2022 is now over, and many of us are thankful for that. This year was a doozy for many of the people around me, and myself. Covid is finally becoming an afterthought, and I sincerely hope 2023 is a year of relief and thankfulness. Despite having some downright depressing moments last year, my fiance and I watched a WHOLE SHIT TON of horror. Some of these films I've already written about, and some I have not. You'll find that if I've written about the movie previously you can click on the image and it will take you to the articles. This list is comprised of mostly my opinions, and a dash of my fiance's input as well. Let's get into it:
10) Texas Chainsaw Massacre
David Blue Garcia / Netflix / R
I found last year's Texas Chainsaw Massacre to be a guilty pleasure. We watched it at the beginning of the year with our friends over some drinks, and I couldn't stay mad at the ridiculousness of it all. The original is one of my all-time favorite horror films, and I understand why diehard TCM fans hate this film. It's sacrilegious and I don't care. There are some scenes I just endear, and yes, the bus scene is one of them.
Parker Finn / Paramount+ / R
Smile is everything to be expected; creepy atmosphere, and psychological torment.
Yet I was slightly underwhelmed after it all. Once I went back and watched the short film that kicked this off I came into an appreciation of what director Parker Finn was trying to do. This is a great date night film, and looking back I was a little hard on it originally. I can get over the shotty acting and slippery premise, just keep those haunting visuals coming.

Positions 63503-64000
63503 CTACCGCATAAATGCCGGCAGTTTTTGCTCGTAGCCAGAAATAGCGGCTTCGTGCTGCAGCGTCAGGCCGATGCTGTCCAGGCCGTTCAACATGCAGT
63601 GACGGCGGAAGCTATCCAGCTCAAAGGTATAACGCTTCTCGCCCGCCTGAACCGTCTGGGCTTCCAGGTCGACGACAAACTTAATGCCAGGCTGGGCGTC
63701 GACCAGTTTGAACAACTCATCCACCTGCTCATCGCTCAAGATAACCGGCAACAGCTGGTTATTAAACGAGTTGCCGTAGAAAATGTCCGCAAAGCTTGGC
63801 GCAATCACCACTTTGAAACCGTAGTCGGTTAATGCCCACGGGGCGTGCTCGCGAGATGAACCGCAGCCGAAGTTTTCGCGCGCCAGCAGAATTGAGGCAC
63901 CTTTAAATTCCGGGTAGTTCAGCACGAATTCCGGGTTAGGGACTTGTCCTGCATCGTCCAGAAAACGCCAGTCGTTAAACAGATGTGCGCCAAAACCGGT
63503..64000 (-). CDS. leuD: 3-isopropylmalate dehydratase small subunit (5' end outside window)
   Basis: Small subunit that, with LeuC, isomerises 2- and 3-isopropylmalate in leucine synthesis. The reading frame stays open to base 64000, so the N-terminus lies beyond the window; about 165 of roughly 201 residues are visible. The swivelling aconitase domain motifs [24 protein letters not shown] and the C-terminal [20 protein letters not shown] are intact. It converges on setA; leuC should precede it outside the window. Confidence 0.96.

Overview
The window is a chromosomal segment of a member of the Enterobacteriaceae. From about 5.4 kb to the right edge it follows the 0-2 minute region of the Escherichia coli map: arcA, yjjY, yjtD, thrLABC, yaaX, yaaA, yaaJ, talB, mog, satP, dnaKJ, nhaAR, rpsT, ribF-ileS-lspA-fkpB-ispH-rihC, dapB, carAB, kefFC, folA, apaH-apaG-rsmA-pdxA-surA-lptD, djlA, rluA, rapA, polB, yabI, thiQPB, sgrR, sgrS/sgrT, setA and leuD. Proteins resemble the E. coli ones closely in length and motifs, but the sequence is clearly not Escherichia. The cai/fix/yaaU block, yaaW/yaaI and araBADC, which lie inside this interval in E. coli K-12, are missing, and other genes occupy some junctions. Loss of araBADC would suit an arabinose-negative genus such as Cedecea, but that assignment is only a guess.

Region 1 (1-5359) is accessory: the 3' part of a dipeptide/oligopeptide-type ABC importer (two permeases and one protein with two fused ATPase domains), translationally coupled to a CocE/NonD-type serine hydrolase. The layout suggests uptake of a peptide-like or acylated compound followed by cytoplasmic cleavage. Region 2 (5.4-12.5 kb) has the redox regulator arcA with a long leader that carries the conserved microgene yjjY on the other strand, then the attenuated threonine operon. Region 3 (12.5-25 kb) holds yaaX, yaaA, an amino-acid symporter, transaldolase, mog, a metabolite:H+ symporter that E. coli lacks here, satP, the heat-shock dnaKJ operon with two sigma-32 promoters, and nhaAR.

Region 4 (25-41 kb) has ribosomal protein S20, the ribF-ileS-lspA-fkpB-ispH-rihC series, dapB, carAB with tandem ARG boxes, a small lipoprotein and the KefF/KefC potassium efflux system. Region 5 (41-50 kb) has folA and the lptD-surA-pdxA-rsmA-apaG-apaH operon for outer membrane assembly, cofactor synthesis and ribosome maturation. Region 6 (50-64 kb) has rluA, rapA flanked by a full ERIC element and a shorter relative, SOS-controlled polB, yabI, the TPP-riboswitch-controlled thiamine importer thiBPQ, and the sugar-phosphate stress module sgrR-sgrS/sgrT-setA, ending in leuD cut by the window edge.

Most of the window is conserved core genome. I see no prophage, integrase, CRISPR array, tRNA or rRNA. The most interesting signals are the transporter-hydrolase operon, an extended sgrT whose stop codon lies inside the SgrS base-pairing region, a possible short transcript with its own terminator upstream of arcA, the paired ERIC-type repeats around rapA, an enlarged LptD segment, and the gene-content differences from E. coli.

8) Terrifier 2
Damien Leone / Screambox / NR
I know what you're thinking, "How can Terrifier 2 outrank Smile?" Practical gory effects baby, I love em. Was the acting atrocious? Sure. Was the plot abysmal? Absolutely. Was Art The Clown a psychopathic murderer that I couldn't peel my eyes off of, even as he tortured his victims? You got it! There's so much to love about this tetralogy (that's like a trilogy but four). With Terrifier 2 Damien Leone further explores some of the lore that makes up this world Art occupies, and he does this through the experiences of our beloved protagonist Sienna (a sword-wielding badass who is destined to cut down Art The Clown). This movie offers 80's slasher fans some solace.
7) The Black Phone
Scott Derrickson / Amazon Prime / R
This film feels dirty and gritty in a way that most horror movies fail to do. The amount of abuse portrayed in this film is nearly unbearable. Yet once that ending comes and the credits roll you'll feel proud of the journey you experienced. Ethan Hawke is one of my all-time favorites, so seeing him portrayed as this monster was wretched. He puts this boy through so much trauma and hardship. The mask is menacing as well. Underneath all of this is a heartwarming story of redemption and the bond between siblings. I hated the ride, but I loved the thrill.
Jordan Peele / Peacock / R